On the Atlantic site this morning, you’ll see my call for a well-stocked national digital library system, along with comments from James Fallows, once a speechwriter for Jimmy Carter.
But who says the proposal is just for Democrats and liberals? In fact, my own interest in such a system arose originally from a comment by my political opposite, the late William F. Buckley, Jr. (right photo!), who complained that students were spending too much time reading information off CD-ROMs and not enough time reading actual books. My response was this. Why not get the books online—contemporary works, not just the classics—in a massive, systematic way? And thus was born the library proposal, known over the years as TeleRead and including far, far more than just books.
WFB went on to promote the library idea in National Review and his syndicated column, while I pushed it in the Washington Post, U.S. News & World Report, an MIT Press information science collection and elsewhere. Among other things Bill liked the concept of popularizing tablet computers that would excel not just for reading but also as platforms for electronic forms and other bureaucracy-reducing applications. This was in the early 1990s. Without knowing it, he and I were talking about iPad-style machines. Although hardly a programmer or engineer—I’m not either—Bill was uncannily prescient about the possibilities of technology.
Simply put, the library proposal is nonpartisan, and I hope that Republicans as well as Democrats will follow Jim’s suggestion to give it a good look. Long term, by reducing healthcare costs and in other ways, the related national information stimulus plan would actually shrink the deficit. Ideally many conservatives will pick up on the focus on personal responsibility (for example, use of the tablets as a way of more effectively managing healthcare costs at the personal level) and self-improvement (through that most traditional of tools for those purposes—libraries, the favorite cause of Andrew Carnegie, whom WFB cited in advocating a national digital library system).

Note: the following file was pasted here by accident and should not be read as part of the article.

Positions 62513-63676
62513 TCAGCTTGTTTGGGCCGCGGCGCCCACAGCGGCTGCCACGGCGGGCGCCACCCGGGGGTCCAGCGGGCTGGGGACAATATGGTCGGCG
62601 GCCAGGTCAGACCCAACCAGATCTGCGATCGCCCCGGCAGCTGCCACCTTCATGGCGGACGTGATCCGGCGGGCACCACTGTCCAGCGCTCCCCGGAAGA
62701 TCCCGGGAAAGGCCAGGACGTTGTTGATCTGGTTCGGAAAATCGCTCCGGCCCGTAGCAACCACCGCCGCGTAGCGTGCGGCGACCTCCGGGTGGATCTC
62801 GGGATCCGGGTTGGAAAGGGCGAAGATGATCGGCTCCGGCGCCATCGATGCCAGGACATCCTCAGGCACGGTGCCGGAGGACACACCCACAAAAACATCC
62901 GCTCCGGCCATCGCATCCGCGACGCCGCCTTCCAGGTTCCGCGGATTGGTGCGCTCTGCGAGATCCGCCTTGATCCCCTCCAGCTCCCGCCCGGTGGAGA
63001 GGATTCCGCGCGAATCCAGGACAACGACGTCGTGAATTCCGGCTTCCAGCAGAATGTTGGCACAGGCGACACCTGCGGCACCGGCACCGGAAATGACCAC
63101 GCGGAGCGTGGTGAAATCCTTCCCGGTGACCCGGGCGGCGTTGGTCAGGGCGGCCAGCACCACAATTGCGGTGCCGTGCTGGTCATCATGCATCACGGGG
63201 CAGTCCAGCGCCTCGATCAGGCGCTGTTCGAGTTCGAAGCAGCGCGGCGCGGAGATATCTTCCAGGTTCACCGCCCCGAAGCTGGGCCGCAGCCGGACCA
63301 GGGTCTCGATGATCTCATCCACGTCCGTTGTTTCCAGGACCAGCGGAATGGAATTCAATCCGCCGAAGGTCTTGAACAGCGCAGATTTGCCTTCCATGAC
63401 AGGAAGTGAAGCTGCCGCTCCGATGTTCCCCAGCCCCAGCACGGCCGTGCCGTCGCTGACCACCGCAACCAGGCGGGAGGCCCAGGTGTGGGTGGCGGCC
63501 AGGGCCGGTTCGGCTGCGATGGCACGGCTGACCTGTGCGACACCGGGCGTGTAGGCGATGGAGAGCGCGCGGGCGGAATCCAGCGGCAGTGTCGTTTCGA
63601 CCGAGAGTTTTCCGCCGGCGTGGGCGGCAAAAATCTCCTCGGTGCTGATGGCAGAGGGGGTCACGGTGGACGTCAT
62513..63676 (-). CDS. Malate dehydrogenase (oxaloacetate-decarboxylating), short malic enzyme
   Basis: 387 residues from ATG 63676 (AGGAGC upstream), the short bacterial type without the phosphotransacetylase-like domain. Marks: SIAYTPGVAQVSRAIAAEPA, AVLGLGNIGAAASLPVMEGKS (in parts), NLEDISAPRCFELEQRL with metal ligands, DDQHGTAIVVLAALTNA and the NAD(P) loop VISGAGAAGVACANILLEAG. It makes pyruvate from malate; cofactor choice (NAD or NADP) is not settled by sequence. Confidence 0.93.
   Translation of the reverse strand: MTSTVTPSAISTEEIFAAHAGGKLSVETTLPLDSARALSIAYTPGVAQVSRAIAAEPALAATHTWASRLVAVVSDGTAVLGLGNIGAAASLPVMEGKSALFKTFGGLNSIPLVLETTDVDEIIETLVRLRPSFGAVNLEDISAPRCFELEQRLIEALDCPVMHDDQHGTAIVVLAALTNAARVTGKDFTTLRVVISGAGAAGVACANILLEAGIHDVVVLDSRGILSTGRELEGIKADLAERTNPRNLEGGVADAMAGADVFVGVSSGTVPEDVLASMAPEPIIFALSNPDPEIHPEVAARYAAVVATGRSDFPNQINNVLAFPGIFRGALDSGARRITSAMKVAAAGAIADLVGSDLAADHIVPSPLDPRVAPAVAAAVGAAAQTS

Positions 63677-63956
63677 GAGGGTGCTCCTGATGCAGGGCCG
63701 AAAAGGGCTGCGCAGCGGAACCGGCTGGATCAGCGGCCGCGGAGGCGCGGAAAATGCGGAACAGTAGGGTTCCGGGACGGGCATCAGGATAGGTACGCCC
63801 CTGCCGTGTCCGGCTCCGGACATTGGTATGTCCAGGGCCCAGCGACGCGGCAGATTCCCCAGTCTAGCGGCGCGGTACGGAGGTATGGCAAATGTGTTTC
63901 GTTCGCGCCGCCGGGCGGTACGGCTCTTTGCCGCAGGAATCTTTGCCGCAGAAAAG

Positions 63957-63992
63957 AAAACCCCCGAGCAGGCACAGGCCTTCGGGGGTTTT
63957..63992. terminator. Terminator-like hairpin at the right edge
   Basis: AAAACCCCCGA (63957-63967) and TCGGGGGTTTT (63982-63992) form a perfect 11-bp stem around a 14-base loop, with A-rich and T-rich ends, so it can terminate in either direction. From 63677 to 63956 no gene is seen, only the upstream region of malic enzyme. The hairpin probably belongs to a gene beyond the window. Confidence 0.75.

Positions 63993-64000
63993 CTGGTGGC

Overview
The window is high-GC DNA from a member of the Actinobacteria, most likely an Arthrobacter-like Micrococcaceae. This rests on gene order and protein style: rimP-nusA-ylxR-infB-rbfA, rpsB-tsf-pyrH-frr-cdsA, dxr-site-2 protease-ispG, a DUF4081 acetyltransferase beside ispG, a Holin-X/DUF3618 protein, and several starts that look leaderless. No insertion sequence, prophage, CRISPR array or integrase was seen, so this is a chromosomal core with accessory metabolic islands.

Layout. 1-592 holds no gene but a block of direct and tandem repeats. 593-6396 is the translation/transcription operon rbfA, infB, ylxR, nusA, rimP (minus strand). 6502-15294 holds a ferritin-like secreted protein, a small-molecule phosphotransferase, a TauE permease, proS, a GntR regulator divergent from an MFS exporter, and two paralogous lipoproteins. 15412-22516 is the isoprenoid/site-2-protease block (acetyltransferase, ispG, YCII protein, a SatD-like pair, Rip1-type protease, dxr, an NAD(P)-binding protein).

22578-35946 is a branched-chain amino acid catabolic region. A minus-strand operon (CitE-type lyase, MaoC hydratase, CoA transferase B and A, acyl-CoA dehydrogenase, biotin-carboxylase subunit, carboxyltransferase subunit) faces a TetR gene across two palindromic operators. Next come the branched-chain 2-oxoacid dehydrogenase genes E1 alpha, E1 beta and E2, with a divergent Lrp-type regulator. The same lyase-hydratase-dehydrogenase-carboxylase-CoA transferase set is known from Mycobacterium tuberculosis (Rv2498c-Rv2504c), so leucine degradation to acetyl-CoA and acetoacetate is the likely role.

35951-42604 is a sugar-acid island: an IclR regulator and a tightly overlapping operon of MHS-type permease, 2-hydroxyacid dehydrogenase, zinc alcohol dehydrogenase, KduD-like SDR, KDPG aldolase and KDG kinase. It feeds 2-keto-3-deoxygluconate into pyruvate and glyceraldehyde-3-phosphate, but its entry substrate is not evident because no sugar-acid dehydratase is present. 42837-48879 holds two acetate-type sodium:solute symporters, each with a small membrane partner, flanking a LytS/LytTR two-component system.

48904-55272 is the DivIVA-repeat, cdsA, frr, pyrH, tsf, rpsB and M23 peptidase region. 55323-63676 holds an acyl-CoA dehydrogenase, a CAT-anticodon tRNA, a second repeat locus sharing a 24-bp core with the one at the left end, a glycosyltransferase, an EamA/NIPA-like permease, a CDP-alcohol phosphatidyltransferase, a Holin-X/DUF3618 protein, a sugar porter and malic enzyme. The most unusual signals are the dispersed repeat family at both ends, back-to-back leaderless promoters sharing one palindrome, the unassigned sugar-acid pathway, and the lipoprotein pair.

Among my favorite reactions to the library idea so far: A clueful tweet from Tom Killalea, VP for technology at Amazon, who homed in on just right excerpt from the Atlantic piece: “Real goal should be to grow total number of book-lovers and knowledge-lovers in the general population." Librarians are also taking notice—Resource Shelf‘s Gary Price calls the essay a "must-read" for people interested in national digital libraries, and Tom Peters, a well-known library consultant as well as a contributor to the American Library Association’s TechSource blog, is organizing an online discussion on the library proposal. It’ll happen November 17 at noon Eastern Time, and Tom and I will be eager to hear feedback from other participants.